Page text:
Released protesters vow to fight on till justice is done
Police on Saturday released 22 civil society activists, including two elderly women, who were arrested on Christmas eve for alleged illegal assembly. The group led by Okiya Okoiti Omtatah was arrested along Aga Khan Walk as they prepared to march to the Prime Minister’s office at the Treasury and later to the Education ministry headquarters at Jogoo House to protest the theft of money at the ministry.
Saturday, 26 December 2009, by Kibiwott Koross, the Nation.
The grannies, Angelina Nabutele, 65, and Rose Itieba, 63, spent Christmas at the Central police station looked weak. The group’s lawyer Wanyiri Kihoro said they had not eaten while in the police cells. The two women reportedly collapsed in the cells on Friday night and were taken to Kenyatta National Hospital for treatment at around 2 a.m. “It is bad there,” said Mrs Nabutele, who lives in Kibera. “I will not go there again.”
The activists from the Justice, Peace and Development lobby, were to assemble at the Freedom Corner in Uhuru Park, but plans changed when police cordoned off the area. They had barely started the procession to push for the resignation or sacking of Education minister Sam Ongeri and permanent secretary Karega Mutahi over missing education cash when police pounced on them.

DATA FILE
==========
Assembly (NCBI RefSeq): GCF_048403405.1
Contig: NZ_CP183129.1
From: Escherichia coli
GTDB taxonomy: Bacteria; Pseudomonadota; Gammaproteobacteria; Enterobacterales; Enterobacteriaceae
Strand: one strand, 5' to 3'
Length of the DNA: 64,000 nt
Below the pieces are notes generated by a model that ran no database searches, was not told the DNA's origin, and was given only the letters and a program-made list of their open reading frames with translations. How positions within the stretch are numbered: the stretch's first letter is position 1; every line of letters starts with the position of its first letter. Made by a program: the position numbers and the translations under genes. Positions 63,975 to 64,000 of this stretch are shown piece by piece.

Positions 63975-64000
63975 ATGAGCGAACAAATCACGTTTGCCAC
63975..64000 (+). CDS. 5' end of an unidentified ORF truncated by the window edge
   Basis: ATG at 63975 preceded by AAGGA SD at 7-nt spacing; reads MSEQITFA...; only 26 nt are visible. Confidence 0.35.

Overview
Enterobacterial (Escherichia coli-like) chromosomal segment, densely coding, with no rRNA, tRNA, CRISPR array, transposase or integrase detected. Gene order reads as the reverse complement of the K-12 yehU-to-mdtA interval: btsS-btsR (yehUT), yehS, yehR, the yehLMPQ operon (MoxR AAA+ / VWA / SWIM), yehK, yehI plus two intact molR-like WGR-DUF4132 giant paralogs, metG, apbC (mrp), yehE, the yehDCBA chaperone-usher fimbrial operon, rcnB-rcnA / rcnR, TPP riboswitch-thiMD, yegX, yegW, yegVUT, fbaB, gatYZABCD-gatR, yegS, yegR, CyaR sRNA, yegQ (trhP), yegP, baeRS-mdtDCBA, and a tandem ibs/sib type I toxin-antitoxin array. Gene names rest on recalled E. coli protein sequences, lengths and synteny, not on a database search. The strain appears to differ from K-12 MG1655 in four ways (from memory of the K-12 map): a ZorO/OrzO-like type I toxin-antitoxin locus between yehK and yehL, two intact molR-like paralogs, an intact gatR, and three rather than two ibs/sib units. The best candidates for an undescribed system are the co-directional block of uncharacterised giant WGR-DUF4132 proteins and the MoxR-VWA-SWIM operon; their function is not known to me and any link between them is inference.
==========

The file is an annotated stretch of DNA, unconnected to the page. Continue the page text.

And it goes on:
Quest for justice
A brief exchange of words ensued between the protesters and the police before the 22 were bundled into a police lorry and driven to Central police station. After their release on Saturday, Mr Omtatah said they would not relent in their quest for justice. “We will fight till the education money is returned. We will rest when the two professors resign,” he said.
Kibiwott Koross, the Nation.
First published tonight on the Kenyan newspaper the Nation's website, this article has been edited for publication here by HRHF / Niels Jacob Harbitz.